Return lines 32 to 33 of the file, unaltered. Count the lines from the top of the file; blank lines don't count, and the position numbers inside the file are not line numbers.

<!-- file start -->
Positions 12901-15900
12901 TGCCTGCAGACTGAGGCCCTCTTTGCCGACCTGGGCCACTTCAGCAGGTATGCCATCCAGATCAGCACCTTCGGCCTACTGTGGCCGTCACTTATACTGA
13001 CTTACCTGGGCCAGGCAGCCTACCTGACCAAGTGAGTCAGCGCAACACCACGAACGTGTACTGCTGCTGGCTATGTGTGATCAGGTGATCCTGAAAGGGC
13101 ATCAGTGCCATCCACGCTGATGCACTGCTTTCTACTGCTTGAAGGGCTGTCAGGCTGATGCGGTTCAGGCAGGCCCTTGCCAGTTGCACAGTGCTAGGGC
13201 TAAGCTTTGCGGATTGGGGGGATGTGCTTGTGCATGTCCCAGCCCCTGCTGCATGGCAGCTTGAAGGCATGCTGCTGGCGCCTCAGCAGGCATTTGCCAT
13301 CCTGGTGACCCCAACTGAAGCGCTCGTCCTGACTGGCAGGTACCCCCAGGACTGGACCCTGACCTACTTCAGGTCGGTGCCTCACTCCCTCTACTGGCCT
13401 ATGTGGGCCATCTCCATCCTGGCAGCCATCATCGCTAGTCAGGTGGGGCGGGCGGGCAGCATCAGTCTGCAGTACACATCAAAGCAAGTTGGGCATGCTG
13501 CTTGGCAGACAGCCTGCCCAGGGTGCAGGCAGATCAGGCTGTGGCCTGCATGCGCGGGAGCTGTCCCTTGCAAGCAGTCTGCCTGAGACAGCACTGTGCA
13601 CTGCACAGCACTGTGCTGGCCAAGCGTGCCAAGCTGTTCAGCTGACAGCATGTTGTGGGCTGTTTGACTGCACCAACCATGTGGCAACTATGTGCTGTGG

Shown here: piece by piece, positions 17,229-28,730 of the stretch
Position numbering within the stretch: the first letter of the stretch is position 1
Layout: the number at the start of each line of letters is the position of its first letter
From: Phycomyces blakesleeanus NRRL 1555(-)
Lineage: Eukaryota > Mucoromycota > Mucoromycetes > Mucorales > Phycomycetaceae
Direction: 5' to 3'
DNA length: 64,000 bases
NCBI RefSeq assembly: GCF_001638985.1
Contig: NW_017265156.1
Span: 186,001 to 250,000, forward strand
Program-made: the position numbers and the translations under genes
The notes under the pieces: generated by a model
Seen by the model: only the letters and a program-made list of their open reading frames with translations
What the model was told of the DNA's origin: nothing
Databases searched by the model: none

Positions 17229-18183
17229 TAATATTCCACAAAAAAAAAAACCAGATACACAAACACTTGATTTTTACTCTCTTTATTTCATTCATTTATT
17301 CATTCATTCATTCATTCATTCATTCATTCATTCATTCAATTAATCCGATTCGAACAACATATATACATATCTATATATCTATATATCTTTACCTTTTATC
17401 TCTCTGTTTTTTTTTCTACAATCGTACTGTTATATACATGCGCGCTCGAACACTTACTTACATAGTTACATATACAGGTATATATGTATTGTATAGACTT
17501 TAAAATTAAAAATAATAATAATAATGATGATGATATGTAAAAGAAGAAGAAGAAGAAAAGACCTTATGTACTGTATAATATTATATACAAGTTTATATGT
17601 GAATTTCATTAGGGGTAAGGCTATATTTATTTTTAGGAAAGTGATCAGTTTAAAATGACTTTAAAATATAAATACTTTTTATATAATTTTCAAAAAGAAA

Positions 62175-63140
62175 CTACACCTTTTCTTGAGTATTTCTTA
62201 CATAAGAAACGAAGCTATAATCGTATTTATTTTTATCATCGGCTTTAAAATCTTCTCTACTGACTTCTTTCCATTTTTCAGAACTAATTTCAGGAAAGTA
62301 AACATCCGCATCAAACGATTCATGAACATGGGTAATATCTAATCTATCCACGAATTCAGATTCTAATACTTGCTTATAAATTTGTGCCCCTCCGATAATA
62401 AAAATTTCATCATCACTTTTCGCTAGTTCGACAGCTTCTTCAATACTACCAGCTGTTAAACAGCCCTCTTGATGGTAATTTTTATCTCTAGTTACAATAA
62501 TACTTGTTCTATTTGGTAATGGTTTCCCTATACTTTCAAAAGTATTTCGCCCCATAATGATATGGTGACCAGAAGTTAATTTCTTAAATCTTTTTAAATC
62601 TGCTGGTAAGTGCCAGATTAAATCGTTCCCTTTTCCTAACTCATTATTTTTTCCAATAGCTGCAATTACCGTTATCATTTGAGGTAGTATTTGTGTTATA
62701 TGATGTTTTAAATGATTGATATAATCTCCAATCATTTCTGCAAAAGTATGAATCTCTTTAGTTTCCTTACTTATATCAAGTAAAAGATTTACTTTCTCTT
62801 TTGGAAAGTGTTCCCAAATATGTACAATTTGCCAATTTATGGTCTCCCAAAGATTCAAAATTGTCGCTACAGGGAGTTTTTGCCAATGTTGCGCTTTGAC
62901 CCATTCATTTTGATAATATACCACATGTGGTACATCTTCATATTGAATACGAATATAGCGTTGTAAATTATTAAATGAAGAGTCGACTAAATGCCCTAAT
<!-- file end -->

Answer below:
62175 CTACACCTTTTCTTGAGTATTTCTTA
62201 CATAAGAAACGAAGCTATAATCGTATTTATTTTTATCATCGGCTTTAAAATCTTCTCTACTGACTTCTTTCCATTTTTCAGAACTAATTTCAGGAAAGTA